Post-Closing Issues in Real Estate



  • Presentation Date 12/20/2023
  • Next Class Time 12:00 PM CT
  • Duration 60 min.
  • Format Teleseminar
  • Program Code 12202023
  • MCLE Credits 1 hour(s)

Course Price: $59.00


A real estate transaction – the development and sale of property, a lease, or purchase of property – may close but that does not mean it’s over.  In commercial transactions, there may be issues that are not fully resolved at closing. The parties may agree to certain “holdbacks” to fund post-closing adjustments or liability once those amounts are determined post-closing.  This may be a simple matter of brokerage fees or something more complex like taxes or environmental liability.  Or dispute may arise, with concomitant accusations of misrepresentations, with the threat of litigation.  If these post-closing issue are not carefully considered and planned into the underlying documents of the transaction, the fundamental finality of the tarnation and the certainty clients seek is threatened.  This program will provide you with a practical guide to anticipating post-closing adjustments and liability and effective mechanism for their resolution.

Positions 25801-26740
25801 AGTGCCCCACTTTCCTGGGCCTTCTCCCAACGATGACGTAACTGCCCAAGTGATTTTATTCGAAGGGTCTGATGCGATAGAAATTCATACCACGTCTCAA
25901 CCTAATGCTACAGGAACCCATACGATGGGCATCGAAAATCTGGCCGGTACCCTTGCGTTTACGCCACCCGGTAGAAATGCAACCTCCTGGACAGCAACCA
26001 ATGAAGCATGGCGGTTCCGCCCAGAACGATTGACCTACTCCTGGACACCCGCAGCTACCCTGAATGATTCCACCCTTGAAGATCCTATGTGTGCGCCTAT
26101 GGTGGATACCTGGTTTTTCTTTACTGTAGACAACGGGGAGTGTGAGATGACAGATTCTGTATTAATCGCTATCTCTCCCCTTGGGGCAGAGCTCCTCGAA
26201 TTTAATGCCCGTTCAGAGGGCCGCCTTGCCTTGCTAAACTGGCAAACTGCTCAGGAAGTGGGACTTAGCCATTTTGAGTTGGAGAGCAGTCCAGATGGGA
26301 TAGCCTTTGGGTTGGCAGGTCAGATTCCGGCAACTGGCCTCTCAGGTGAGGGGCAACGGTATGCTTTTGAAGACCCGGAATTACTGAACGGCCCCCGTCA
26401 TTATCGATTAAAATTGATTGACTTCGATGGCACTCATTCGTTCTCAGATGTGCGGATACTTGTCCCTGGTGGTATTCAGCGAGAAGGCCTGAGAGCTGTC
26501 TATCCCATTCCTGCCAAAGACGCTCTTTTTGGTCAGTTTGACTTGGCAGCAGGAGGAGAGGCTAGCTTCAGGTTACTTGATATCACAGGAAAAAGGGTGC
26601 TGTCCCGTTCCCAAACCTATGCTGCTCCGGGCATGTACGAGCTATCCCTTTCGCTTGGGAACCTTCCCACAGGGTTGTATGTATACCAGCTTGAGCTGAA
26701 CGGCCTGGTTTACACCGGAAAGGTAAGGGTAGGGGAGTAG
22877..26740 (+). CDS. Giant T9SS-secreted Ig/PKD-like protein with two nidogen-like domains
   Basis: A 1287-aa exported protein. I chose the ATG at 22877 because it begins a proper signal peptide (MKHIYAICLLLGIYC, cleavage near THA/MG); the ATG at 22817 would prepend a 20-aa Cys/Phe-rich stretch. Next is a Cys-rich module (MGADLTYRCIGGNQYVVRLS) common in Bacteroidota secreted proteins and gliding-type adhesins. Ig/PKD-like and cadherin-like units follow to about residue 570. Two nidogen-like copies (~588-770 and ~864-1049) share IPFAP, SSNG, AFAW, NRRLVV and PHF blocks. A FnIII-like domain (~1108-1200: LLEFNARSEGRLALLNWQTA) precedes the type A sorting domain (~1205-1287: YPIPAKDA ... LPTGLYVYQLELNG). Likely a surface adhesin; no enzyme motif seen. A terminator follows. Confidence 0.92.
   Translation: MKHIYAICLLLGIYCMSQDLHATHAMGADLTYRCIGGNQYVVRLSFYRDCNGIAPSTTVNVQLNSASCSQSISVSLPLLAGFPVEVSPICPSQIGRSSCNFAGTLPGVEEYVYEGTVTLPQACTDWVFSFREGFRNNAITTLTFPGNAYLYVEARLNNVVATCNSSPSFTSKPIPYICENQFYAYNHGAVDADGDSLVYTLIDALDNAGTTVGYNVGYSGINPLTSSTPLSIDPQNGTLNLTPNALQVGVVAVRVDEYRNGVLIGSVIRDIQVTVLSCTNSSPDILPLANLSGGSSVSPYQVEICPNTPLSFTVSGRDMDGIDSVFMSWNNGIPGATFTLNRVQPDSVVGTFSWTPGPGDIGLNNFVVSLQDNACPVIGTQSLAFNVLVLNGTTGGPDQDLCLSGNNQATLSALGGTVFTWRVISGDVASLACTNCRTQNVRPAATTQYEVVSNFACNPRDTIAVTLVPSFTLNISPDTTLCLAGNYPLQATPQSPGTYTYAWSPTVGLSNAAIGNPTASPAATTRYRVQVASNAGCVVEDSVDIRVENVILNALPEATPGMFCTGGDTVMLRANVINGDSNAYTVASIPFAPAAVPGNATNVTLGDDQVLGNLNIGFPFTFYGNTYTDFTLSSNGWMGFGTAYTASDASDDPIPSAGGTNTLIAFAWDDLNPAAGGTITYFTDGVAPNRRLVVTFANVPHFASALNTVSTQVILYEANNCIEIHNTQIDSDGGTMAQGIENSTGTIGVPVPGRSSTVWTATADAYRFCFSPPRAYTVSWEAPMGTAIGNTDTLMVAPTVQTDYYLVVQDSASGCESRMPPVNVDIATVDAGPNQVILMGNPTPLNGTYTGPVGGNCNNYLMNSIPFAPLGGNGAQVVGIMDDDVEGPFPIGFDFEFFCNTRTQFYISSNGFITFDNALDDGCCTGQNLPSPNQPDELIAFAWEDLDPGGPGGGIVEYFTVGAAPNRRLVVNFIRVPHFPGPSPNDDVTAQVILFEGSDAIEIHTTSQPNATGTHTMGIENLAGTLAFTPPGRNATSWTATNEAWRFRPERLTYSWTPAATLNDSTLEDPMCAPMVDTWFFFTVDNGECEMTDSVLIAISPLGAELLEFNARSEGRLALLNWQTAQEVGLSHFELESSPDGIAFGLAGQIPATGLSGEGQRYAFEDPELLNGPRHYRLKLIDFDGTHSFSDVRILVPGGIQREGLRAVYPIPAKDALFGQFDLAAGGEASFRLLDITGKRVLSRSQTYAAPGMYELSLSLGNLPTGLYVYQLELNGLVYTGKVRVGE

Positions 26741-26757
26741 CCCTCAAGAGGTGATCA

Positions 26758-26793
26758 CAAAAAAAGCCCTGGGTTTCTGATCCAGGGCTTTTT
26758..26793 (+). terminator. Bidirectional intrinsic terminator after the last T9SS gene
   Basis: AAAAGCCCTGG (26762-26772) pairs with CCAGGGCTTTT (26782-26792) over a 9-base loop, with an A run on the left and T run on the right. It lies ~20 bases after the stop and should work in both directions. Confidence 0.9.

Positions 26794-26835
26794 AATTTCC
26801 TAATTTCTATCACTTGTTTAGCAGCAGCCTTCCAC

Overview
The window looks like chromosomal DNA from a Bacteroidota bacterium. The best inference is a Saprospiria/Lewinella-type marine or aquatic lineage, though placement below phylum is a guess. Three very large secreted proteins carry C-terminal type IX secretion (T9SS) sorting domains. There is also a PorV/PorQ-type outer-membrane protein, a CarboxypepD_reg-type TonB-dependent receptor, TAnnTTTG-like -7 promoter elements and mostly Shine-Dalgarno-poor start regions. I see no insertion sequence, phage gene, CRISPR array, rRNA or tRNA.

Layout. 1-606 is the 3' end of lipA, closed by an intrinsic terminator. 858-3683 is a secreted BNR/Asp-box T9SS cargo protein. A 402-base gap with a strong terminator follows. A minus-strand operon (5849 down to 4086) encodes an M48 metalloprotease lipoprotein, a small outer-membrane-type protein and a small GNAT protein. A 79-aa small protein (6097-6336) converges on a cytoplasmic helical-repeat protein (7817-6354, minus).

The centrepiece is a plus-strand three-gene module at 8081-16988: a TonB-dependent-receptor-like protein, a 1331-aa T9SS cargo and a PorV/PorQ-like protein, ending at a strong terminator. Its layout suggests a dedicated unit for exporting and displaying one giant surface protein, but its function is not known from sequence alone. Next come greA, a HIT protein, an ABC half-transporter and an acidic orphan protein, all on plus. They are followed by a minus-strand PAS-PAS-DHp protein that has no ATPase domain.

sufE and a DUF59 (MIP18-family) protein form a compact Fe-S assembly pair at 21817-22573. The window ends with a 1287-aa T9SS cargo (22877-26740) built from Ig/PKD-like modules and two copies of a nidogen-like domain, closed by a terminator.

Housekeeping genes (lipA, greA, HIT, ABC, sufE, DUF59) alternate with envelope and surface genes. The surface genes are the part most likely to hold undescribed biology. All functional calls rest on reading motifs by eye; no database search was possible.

• Post-closing adjustments and liability in real estate transactions
  • Uses and risks of using post-closing adjustments to allocate risks among the parties
  • Defining “baskets” of adjustments and “caps” on the amount of adjustments
  • Use of escrow arrangements to fund post-closing liability issues
  • Techniques to resolve post-closing disputes short of litigation – sales transactions, development, leasing
  • Asserting a claim for post-closing payments and enhancing collectability
  • Essential nature of survival provisions in post-closing adjustments
  • Forms of equitable relief



Anthony Licata is a partner in the Chicago office of Taft Stettinius & Hollister LLP, where he formerly chaired the firm’s real estate practice.  He has an extensive practice focusing on major commercial real estate transactions, including finance, development, leasing, and land use.  He formerly served as an adjunct professor at the Kellogg Graduate School of Management at Northwestern University and at the Illinois Institute of Technology.